Over the past three years Star-Kist Canada Inc., a subsidiary of the American food conglomerate H.J. Heinz Co. of Pittsburgh, had encountered growing problems with federal inspectors. The St. Andrews plant packs tuna imported from various parts of the world, but federal officials regularly objected to the smell, taste and texture of some of the company’s tuna. At times, as much as 80 per cent of the plant’s tinned tuna was rejected by inspectors. In a letter dated Nov. 23, 1984, company president Albert Cropley complained to a federal fisheries department official that “since Nov. 15, 1984, four out of five samples inspected by your staff have been reject-
ed for rancidity and decomposition.”
Other documents showed that StarKist executives, in correspondence with federal officials throughout 1984, contended that the inspectors were poorly trained, overzealous individuals who were trying to apply unrealistic regulations. The company’s technical director, M.L.B. Williams, in a Nov. 26, 1984, letter to Bernard Lingeman, chief of the fisheries department’s quality control division, noted that company officials believed that some inspectors “not only do not like tuna but may not like fish, period.”
According to the documents, StarKist at times tried to portray its difficulties as being caused, at least partly, by Dewar’s unhappiness with his tuna casserole. Dewar outlined his concerns about the wholesomeness of some StarKist tuna in a Nov. 27, 1984, letter to Cropley. In that correspondence he said that questionable tuna produced by the company “poses no hazard whatsoever to health.” But he added that the fish “could cause upset or illness to certain individuals who consumed the food whose systems have a low tolerance to rancidity and/or different stages of decomposition.”
The issue came to a head this spring, when Star-Kist’s parent company began considering closing down its St. Andrews operations, partly because of the plant’s problems with federal officials. Then Hatfield, who has faced several political difficulties in the past year —dissatisfaction over his leadership has been growing among New Brunswick Conservatives since he was acquitted on charges of marijuana possession last January—protested the federal fisheries department’s treatment of Star-Kist as “unnecessary harassment.” In a March 26 Telex message Hatfield told Fraser that H.J. Heinz had decided to close the St. Andrews plant, but this decision could be reversed if federal officials would make “a change in inspection procedures” and accept a ruling on the tuna by a provincial agency.
According to the fisheries department interoffice memo dated April 10: “The minister and Premier Hatfield have met and discussed the issue raised in the Telex. Action has been taken respecting the concerns raised by the premier and, therefore, a response to the Telex is not necessary.” It was not clear whether Fraser at that point had agreed to Hatfield’s demands. But on April 14, W.H. Dryden, administrator of the New Brunswick government’s job protection unit, sent a Telex to Arthur May, Ottawa’s deputy fisheries minister. In it he noted, “If we can solve this problem quickly, the company will hire another 100 people to take care of new orders for the U.S. markets.” In the
meantime, other documents show that Fred McCain, the Conservative MP for the New Brunswick riding of CarletonCharlotte, where the Star-Kist plant is located, and Jeanne Geldart, president of the Atlantic Provinces Chamber of Commerce, also expressed concern about the plant’s future to Fraser.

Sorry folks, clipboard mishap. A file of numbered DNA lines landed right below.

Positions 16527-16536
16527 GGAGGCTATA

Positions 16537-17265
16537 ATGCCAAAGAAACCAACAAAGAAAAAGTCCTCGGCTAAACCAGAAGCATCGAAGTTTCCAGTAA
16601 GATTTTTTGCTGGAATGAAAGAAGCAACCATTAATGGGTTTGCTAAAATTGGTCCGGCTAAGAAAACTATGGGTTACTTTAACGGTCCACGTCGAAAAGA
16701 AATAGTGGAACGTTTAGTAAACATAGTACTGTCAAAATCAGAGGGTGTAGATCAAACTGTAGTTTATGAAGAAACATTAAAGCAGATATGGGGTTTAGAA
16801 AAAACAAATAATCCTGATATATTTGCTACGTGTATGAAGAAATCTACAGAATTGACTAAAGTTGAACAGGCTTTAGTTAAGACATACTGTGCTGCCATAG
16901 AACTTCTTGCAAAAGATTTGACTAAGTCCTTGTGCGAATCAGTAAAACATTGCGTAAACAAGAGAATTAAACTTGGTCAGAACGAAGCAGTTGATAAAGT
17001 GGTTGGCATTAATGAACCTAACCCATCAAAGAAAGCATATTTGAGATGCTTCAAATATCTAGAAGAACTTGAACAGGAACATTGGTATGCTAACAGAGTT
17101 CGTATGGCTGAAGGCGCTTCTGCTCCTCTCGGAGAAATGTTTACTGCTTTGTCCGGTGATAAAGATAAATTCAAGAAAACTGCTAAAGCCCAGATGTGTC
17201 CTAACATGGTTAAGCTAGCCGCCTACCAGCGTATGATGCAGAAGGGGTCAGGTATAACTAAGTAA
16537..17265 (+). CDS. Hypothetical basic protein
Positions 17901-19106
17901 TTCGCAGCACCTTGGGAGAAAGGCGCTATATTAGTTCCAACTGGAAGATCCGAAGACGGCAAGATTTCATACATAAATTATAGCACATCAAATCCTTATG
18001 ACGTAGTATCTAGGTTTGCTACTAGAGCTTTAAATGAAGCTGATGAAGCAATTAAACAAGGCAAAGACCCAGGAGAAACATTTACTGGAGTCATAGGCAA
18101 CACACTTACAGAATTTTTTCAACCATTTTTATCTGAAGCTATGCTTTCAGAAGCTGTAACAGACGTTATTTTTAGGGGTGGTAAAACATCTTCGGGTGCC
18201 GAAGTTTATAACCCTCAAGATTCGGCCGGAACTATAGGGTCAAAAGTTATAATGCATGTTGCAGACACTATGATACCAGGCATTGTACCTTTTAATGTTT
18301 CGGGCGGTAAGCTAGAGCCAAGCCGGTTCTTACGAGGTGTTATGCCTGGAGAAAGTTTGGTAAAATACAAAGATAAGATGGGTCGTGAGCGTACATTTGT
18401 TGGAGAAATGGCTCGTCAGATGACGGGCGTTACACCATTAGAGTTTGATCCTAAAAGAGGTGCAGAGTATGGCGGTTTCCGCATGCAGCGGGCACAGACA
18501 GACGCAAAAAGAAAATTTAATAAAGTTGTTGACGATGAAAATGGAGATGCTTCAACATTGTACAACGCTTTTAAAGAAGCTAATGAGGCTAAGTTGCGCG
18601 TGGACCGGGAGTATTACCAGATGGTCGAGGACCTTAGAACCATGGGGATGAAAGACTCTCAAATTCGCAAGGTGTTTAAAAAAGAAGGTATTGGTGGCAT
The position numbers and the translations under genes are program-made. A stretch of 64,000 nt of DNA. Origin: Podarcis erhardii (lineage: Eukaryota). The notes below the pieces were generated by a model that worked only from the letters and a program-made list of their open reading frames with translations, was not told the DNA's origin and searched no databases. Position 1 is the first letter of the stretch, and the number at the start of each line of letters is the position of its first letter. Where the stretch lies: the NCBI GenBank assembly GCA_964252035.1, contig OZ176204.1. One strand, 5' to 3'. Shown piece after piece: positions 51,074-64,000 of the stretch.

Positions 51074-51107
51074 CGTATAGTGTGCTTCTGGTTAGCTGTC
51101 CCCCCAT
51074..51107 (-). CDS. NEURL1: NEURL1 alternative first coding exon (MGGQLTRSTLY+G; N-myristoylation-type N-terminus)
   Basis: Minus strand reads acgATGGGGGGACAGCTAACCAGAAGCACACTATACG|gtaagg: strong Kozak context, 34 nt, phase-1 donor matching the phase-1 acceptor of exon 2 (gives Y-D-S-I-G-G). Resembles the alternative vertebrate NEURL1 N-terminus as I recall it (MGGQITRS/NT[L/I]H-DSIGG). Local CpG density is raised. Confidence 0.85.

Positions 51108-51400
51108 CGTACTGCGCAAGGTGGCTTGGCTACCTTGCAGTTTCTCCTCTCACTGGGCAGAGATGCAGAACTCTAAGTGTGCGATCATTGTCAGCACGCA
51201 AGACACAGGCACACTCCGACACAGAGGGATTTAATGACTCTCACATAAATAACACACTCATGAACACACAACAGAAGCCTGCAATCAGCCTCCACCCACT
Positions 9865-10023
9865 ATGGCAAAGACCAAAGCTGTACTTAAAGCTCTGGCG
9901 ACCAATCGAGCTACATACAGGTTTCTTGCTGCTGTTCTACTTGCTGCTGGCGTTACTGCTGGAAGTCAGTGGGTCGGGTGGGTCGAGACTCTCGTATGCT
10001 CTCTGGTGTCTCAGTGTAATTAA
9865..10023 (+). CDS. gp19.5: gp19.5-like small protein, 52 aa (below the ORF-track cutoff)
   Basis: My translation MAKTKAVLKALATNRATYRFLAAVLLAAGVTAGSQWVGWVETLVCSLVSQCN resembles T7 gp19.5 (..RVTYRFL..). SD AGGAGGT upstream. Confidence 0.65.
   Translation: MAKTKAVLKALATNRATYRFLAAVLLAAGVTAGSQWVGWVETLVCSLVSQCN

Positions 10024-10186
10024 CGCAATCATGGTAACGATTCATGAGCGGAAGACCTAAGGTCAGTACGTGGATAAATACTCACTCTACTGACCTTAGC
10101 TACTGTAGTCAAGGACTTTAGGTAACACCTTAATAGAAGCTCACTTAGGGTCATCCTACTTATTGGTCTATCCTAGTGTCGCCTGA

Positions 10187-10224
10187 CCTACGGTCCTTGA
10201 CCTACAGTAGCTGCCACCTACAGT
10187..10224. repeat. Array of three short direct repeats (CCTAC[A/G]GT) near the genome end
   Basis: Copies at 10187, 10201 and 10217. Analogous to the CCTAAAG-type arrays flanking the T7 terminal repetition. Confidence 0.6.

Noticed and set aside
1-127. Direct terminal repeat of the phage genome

The minister finally agreed to have the tuna that federal officials had rejected examined by an outside body. Samples of the tuna were tested by both the New Brunswick Research & Productivity Council in Fredericton and a panel of experts assembled by Fraser from other provinces. In both cases, Fraser now says, the tuna was proved to be safe for human consumption. Fraser even taste-tested three tuna samples himself in St. Andrews in November, and he told reporters, “I preferred two; I didn’t prefer the other one.”
On April 29 Fraser allowed the sale of more than a million tins of tuna that had been previously rejected by his department. The Canadian Forces bought $100,000 worth of the tuna, but messhall cooks found the fish offensive and refused to serve it. The company also tried to send some of the suspect tuna to famine-stricken Ethiopia, but documents obtained by Maclean's showed that Canadian officials prevented the shipment. David MacDonald, Canada’s famine relief co-ordinator, told StarKist, “It is wrong to offer to others food that we have condemned as unfit for human consumption.”
By the time Ottawa recalled the tuna last week, a good deal of it had already been sold. Robert Goodwin, Star-Kist’s Toronto-based sales manager, estimated about half the tins had likely been purchased. “I talked to one guy who said he bought a whole case of the stuff and now he wants a refund,” said Goodwin. “He has already eaten three-quarters of the case and he has no complaints, but he said he didn’t want to take a chance.”
In the Commons the NDP’s James Fulton declared that after his performance with the suspect tuna, Fraser himself should be “canned as unfit for Canadian consumption.” For his part, Fraser pledged to revise and improve federal fish-testing procedures, and he defended his decision to allow the tins to be sold by contending that the questionable tuna did not involve a “question of health. What there is is a question of esthetics.” Clearly, there was also a more fundamental question of ministerial judgment involved. And that is an issue Mulroney may weigh carefully as he considers the future of his suddenly accident-prone government.
—PAUL GESSELL in Ottawa with JANE O’HARA in Vancouver and LINDA CAHILL in Toronto